University of Cambridge scientists designed super-stretchy, and strong fibers which entirely composed of water. The fibers used to make textiles, sensors and other materials.
The new method not only improves upon earlier methods of making synthetic spider silk. Since, it does not require high energy procedures or extensive use of harmful solvents, but it improve methods of making synthetic fibers of all kinds. Spider silk is one of nature’s strongest materials. Scientists attempting to mimic its properties for a range of applications, with varying degrees of success. “We have yet to fully recreate the elegance with which spider’s spin silk,” said, co-author Dr. Darshil Shah.
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The fibers are “spun” from a soupy material called a hydrogel, which is 98% water. The remaining 2% of the hydrogel made of silica and cellulose. Both, naturally available materials held together in a network by barrel-shaped molecular “handcuffs” known as cucurbiturils. The chemical interactions between the different components enable long fibers pulled from the gel.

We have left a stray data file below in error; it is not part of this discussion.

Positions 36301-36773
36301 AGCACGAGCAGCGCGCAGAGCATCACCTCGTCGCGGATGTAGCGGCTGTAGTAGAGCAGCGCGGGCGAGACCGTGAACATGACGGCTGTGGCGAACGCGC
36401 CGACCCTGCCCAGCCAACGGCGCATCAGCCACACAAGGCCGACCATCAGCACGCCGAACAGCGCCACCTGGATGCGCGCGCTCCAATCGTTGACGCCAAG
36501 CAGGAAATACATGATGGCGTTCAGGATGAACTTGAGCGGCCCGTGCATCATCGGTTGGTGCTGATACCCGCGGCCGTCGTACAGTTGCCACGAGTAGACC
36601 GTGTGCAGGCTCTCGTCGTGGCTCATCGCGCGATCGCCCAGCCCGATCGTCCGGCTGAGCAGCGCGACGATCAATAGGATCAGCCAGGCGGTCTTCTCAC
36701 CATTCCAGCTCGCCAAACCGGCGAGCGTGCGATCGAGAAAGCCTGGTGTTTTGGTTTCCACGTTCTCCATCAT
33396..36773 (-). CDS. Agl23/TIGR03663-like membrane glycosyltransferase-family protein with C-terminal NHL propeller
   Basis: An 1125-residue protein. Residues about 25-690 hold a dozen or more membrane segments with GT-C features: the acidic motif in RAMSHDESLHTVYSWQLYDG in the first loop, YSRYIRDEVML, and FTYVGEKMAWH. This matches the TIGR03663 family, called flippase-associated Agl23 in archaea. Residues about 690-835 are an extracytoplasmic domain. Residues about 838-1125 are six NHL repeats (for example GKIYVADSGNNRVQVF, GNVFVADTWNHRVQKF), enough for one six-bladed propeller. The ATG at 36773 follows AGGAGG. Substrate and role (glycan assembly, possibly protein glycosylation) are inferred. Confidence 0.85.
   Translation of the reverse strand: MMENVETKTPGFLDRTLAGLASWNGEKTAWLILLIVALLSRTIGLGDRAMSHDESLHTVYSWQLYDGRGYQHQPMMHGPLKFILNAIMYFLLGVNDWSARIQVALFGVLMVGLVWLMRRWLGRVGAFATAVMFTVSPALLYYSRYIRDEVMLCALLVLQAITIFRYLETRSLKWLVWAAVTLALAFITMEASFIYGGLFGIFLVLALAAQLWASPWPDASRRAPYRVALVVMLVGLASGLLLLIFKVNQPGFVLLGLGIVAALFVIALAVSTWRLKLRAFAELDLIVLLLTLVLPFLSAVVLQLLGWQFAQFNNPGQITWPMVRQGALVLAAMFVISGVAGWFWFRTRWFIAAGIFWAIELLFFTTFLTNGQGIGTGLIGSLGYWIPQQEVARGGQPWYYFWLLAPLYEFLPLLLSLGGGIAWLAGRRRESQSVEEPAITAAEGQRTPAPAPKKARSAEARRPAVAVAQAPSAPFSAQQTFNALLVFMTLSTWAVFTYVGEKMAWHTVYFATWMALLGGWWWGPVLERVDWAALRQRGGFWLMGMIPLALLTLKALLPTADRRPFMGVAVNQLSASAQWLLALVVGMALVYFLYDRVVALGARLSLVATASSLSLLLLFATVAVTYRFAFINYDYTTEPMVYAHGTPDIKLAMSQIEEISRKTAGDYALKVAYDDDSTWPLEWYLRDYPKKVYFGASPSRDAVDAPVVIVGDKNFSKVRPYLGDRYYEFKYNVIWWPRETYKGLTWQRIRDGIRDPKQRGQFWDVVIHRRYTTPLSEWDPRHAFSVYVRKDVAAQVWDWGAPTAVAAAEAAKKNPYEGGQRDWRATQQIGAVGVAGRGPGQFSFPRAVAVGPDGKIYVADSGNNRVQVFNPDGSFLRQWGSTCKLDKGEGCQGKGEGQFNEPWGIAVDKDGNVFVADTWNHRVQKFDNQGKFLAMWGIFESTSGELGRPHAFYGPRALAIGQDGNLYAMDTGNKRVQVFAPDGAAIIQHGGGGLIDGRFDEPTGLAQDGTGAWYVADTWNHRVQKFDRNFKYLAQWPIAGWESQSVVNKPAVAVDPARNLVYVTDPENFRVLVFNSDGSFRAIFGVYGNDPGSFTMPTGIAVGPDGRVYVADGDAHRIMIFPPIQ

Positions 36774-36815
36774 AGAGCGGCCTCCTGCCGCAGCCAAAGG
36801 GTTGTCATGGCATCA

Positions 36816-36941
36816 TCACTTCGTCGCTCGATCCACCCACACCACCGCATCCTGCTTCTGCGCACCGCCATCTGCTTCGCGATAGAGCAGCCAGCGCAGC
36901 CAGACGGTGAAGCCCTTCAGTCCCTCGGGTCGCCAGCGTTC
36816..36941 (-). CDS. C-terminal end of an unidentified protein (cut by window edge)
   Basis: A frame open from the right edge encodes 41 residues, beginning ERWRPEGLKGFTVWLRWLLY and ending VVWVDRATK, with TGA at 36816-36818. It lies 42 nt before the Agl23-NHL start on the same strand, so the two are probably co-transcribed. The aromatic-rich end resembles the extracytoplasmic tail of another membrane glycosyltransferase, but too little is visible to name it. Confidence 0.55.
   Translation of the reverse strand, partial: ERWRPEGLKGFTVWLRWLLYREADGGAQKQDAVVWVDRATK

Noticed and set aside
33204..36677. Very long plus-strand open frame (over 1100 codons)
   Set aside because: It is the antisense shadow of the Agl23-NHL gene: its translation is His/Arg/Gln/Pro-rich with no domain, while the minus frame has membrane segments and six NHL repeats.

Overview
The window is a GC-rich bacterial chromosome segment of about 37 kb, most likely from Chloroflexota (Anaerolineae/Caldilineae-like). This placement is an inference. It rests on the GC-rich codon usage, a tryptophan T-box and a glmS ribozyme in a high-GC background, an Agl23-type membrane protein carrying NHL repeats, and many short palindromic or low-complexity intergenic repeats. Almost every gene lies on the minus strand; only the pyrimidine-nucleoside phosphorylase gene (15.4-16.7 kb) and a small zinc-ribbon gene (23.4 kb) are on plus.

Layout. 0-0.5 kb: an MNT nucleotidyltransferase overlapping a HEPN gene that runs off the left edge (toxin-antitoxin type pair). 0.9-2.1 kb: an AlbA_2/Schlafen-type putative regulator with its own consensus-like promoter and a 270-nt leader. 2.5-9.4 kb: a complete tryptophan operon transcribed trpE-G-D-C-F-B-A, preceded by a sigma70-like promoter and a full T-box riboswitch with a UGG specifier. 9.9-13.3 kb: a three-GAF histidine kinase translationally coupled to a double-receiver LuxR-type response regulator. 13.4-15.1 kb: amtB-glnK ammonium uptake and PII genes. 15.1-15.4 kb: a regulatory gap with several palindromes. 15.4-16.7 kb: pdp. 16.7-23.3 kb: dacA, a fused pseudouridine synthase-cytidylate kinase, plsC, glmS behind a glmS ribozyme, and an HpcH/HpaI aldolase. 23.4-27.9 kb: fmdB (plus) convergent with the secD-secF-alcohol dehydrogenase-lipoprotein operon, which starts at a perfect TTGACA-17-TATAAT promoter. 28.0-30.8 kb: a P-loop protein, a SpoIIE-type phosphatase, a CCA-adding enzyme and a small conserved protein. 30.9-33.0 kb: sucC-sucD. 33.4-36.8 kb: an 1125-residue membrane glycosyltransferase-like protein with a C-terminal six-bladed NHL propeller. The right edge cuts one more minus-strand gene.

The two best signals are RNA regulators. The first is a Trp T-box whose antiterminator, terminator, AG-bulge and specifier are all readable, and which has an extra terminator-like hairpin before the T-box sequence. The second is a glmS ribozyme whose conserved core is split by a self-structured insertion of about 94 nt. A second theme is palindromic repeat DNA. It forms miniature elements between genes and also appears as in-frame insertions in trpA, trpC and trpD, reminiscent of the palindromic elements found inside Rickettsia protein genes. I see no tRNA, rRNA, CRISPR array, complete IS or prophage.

The fibers are pulled from the hydrogel, forming long, extremely thin threads, a few millionths of a metre in diameter. After roughly 30 seconds, the water evaporates, leaving a fiber which is both strong and stretchy. The new fibers are not as strong as the strongest spider silks. They can support stresses in the range of 100 to 150 megapascals, which is similar to other synthetic and natural silks. However, the new fibers are non-toxic and far less energy-intensive to make.
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The fibers capable of self-assembly at room temperature, and held together by supramolecular host-guest chemistry, which relies on forces other than covalent bonds, where atoms share electrons. The strength of the fibers exceeds that of other synthetic fibers, such as cellulose-based viscose and artificial silks. Also, natural fibers such as human or animal hair.
The fibers also show very high damping capacity, meaning that they can absorb large amounts of energy. Very few synthetic fibers have this capacity, but high damping is one of the special characteristics of spider silk. The researchers found that the damping capacity in some cases even exceeded that of natural silk. They plan to explore the chemistry of the fibers further, including making yarns and braided fibers.
More information: [PNAS]